“What do you mean what should we do with them?”
Eyes closed, the disgust shakes through her gently, vibrating her neck and rolling through her shoulders and down her spine before settling in a wiggle at her waist.
Joey replies with a nervous smile.
“Yeah, what do you mean?” booms Matthew. “They’ve gotta go.” Matthew means to imply they will kill the young creatures and Colleen agrees with a fervent nodding, though in her mind she imagines driving out of the city, into the woods somewhere, to deliver the little beasts to freedom. Joey gives them both a slight nod to confirm his misaligned agreement as well. He is thinking about how to keep the creatures healthy while obscuring them from everyday life in the apartment.
Colleen, Joey and Matt watch the rats expend what seems like an endless energy through their rubbery legs. The roommates’ gazes are intent, as if they are trying to discern a pattern in the blurry lines the furry bodies create rushing around their corral. Colleen looms over them, her head cocked to one side, eyebrows heavy with pity. Matt’s stance is assertive, his jaw protruding over his crossed arms. Joey crouches close above the frenzied creatures, pupils practically popping past his lashes.
Matt clears his throat. “So where do we buy rat poison?” The other two heads snap towards each other. His eyelids bat, hers widen.
Hesitating, Joey says, “We’re not going to kill them.”
Matt furrows his brow. “What else would we do?”
Until this moment, Joey has been thinking about how to create a safe haven for the rats where they could live alongside the roommates, cohabiting the apartment peacefully and separately. He prepares to defend this idea, knowing that some argument will have to hold in the tears that are brimming in Colleen’s eyes while appeasing the hard line of disdain between Matt’s lips.
“We’ll keep them. They’ll work for us.”
“They’ll work for us?”
“Yeah, you know, they can… help us with things.”
“Jesus, Joey, what are you talking about? They aren’t exactly little fucking customer service reps are they? They’re rats. And they’re babies. They don’t even know where they’re going. Look at ‘em banging their heads back and forth.”
“Exactly! Look how fast they go! We’ll put them on little – those little wheels that hamsters run on and they can… power things for us. They’ll be like little engines for things. It’ll be eco-friendly.”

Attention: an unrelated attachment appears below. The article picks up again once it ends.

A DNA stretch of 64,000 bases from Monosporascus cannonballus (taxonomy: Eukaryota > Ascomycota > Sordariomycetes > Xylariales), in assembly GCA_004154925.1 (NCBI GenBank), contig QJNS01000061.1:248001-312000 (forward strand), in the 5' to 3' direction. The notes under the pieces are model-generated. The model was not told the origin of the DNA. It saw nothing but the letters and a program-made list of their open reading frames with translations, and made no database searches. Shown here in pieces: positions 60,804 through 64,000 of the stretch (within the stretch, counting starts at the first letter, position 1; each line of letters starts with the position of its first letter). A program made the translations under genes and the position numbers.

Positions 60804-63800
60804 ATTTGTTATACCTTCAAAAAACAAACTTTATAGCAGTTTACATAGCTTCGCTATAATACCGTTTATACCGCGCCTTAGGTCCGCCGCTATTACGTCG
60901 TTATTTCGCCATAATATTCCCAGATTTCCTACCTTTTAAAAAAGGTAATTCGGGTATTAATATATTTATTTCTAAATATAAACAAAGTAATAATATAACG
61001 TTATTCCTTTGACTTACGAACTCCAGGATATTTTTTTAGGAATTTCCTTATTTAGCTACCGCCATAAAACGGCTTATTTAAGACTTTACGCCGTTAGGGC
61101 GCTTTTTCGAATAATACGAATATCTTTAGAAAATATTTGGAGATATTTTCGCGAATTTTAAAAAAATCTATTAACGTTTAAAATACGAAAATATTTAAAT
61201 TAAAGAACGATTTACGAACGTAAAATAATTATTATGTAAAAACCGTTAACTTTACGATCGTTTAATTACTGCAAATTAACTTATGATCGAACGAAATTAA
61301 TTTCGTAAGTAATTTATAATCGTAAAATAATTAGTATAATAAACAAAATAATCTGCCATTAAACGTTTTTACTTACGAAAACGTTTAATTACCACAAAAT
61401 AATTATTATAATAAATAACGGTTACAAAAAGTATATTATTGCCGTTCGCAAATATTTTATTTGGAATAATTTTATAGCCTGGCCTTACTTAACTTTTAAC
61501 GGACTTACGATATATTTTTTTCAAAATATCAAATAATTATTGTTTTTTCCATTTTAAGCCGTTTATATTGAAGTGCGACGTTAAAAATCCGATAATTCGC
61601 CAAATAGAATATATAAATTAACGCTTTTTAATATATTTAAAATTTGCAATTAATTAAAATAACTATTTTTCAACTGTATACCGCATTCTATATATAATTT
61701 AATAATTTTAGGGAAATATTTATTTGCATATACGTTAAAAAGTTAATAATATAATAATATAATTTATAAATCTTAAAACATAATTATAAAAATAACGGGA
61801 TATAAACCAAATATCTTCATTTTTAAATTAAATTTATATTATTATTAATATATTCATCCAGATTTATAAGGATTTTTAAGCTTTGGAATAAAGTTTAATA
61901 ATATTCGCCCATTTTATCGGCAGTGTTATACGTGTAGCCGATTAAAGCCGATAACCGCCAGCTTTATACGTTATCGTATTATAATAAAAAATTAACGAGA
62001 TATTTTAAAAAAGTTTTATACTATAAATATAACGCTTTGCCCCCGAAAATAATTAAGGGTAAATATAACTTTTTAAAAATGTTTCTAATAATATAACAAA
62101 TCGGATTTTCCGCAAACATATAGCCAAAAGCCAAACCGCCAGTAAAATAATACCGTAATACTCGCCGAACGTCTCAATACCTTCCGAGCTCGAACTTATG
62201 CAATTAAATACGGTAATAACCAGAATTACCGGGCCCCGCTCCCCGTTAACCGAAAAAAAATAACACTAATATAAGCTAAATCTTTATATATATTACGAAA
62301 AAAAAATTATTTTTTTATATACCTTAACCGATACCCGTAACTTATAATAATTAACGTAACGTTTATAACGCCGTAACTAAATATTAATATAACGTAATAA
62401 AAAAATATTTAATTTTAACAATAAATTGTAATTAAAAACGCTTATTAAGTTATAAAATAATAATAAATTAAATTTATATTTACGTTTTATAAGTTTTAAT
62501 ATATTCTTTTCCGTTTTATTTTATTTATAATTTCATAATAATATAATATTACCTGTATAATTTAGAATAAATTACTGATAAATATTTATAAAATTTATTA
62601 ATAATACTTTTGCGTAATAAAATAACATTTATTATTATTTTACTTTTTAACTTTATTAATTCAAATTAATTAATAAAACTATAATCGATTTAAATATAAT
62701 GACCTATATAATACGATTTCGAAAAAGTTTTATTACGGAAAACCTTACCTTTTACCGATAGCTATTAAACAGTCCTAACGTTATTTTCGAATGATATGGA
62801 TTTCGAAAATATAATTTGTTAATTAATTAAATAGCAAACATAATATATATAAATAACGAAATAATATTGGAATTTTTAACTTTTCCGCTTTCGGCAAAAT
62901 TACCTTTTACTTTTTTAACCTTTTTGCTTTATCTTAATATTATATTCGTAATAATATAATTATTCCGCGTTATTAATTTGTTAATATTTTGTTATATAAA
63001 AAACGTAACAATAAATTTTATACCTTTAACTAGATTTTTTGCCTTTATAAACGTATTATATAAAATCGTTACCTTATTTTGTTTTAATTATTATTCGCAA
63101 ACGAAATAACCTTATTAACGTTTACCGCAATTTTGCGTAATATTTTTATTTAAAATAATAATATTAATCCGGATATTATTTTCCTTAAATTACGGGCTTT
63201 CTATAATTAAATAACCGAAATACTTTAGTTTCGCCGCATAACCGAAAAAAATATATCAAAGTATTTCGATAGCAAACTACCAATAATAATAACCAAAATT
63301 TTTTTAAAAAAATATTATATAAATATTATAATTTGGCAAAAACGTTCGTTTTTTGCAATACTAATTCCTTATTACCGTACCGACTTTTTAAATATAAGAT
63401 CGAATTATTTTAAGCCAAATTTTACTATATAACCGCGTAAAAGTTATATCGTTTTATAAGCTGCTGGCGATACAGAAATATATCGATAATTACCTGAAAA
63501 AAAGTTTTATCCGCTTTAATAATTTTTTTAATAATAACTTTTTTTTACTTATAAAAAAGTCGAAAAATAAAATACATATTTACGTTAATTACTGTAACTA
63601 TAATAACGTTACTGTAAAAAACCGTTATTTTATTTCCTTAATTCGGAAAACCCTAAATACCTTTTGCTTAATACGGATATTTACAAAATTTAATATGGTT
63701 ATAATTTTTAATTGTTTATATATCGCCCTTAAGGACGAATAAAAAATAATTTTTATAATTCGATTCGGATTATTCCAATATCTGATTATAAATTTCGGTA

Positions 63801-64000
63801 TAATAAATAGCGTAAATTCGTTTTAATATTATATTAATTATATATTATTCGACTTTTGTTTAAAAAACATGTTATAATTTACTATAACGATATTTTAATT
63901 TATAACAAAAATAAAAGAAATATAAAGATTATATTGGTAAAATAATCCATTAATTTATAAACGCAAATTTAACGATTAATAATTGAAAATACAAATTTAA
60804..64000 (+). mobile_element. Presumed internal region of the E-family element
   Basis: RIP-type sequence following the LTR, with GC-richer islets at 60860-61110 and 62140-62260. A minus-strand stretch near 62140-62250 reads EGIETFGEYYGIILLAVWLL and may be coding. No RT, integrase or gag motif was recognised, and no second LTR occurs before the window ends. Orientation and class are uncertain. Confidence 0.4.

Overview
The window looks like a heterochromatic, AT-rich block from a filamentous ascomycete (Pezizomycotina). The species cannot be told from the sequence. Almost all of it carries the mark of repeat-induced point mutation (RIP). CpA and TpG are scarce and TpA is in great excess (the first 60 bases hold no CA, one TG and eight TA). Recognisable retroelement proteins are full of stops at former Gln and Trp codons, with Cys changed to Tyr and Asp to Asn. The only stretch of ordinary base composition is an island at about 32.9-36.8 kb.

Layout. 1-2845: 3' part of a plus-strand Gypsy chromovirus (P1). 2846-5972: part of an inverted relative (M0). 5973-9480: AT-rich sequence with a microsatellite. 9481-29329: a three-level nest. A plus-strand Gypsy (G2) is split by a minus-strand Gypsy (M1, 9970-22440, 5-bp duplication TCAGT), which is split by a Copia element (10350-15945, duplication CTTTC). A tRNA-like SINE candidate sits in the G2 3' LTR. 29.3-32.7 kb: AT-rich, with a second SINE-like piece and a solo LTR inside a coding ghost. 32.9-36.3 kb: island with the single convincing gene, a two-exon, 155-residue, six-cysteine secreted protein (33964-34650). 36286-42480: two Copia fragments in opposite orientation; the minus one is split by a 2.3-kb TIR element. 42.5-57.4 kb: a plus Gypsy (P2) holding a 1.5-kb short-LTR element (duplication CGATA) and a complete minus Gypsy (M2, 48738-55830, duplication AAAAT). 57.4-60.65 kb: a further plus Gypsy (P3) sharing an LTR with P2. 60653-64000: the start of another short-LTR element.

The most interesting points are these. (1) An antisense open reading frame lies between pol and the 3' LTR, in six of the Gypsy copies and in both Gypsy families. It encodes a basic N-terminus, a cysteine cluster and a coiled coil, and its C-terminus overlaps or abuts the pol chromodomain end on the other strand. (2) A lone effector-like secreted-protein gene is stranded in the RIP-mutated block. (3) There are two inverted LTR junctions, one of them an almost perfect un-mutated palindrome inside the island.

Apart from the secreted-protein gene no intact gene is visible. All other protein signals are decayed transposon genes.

Matt rolls his eyes and grunts. He uncrosses his arms and looks at Colleen. She doesn’t meet his gaze. “I think we should just let them go.”
“They’re just gonna get back in here if we let them go,” Matt says in one long breath. He sits.
“I know!” She pauses. “That’s why we should drive them far away. We’ll take them back where they belong.”
“Where is that?” asks Matt.
“I don’t know, like a forest somewhere.”
Matt chuckles and shakes his head.
Joey pops up off his knees, claps his hands. He rubs his palms together as if moulding a plan to shape. He paces, feet shuffling, eyes darting.
“Ok,” he says, “ok.” He stops moving. “We’ll scoop them up, get them in a bag, we’ll get them in Matt’s car – in the trunk, tied in there tight. We’ll get on the highway and head west; we’ll get off on one of the rural roads. We’ll find some woods and then we’ll let them go.” He shivers slightly as he thinks about the rats escaping the bag and running over his shoes; he imagines one of them crawling up his arm toward his neck. He breaks away from this thought by running into the kitchen and runs back out with a trash bag. He stands over the rats silently, once again mesmerized by their loops and turns.
After a few seconds, Matt gets up and snatches the bag out of Joey’s hands. His big body looms over the rat camp. Under his shadow they each dart for a wall and huddle into little quivering fur balls. He scoops them into the bag in one swoop and swings the bag upright, quickly tying the top into three loose knots. The rats begin punching at the plastic with their bodies like corn kernels popping into foil on the stove.
Colleen looks on with trembling lips. Joey tries not to think, or look. He opens the door of the apartment and begins down the stairs. Matt follows, Colleen more slowly. They reconvene in the garage where the chilly air provokes their impatience and irritability. Matt throws the rats into the trunk; Colleen lets out a tiny yelp as they hit the carpeted floor. Joey is already in the passenger seat looking for maps in the glove box.